Here in Vermont, for example, there’s a milk glut right now. But a third-generation dairy farmer isn’t going to have the skills or the capital to suddenly shift to growing crops instead. What that farmer will do, what those farmers are doing, is call upon the powers-that-be to help them sell more milk.

Here, there, and everywhere are small veganic projects that could be scaled upward in ways that enrich rural communities. Here, there, and everywhere are frustrated farmers who might seize opportunities. Animals might be well served if some of the funds now devoted to endless iterations of the “go vegan” message and all of the funds and energy now devoted to spurious “humane” reforms of animal agriculture were devoted instead to helping farmers get out of the business of exploiting animals.

So, what can we learn from Big Tobacco? That powerful industries will make more customers, even if it kills people to do so. That should focus our attention on the folly of appealing only to customers when trying to end animal farming. Let’s pay attention to supply as well as demand by giving farmers and the rural communities they support something more satisfying to do than exploit animals.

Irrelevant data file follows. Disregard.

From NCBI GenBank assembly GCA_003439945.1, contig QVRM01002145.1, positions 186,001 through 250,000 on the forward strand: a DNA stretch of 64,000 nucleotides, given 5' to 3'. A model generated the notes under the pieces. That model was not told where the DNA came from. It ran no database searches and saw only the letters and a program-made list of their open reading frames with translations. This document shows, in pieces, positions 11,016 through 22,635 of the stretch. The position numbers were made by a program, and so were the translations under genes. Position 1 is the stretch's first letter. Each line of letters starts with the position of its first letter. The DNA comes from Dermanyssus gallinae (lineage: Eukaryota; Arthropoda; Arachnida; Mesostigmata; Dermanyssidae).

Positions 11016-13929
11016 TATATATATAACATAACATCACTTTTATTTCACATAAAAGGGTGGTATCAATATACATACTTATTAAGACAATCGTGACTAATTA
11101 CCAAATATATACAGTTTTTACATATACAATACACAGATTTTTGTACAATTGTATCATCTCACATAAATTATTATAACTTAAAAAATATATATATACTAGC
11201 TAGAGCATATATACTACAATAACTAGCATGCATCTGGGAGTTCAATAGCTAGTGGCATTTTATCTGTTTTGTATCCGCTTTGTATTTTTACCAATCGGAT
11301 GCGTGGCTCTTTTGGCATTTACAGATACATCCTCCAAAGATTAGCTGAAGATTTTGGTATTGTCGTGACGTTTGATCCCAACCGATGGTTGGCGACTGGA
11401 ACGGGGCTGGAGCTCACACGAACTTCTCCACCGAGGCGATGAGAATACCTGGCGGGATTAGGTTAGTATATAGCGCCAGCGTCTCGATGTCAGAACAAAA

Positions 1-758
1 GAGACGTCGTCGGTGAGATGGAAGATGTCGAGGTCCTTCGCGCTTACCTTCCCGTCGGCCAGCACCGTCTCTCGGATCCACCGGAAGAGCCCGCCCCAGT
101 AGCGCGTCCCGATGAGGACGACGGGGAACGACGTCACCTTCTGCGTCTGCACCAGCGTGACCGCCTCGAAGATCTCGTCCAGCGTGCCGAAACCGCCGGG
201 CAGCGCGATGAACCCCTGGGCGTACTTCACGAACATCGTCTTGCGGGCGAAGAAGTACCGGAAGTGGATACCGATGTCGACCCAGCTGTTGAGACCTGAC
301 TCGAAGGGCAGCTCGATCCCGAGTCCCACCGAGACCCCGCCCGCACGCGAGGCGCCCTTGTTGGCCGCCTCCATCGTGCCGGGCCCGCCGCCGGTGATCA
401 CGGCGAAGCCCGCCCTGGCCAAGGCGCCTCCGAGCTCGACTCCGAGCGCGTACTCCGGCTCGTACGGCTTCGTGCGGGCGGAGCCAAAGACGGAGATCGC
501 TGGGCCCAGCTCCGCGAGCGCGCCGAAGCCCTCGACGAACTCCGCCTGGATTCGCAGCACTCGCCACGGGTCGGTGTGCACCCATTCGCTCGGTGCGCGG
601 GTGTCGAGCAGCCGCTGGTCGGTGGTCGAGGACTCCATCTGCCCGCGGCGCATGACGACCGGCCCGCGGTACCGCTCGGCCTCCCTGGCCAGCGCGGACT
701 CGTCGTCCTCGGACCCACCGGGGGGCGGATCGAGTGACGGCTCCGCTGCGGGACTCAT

2 comments to What We Can Learn from Tobacco Companies

  • CQ
    What a helpful, intelligent post.

    The trade deal called Trans-Pacific Partnership (TPP) will be able to subvert and undermine a nation’s laws and a people’s will (and health and happiness).

    Speaking of equipping farmers to switch from using animals to growing produce veganically, Harold Brown, a former beef farmer, founded Farm Kind (www.farmkind.org) a few years ago to help them do just that!

    I see he’ll be speaking at the North American Vegetarian Summerfest July 8th-12th (www.vegetariansummerfest.org)

  • bravebird
    Yes, we like Harold a lot and hope to work with him again in the future.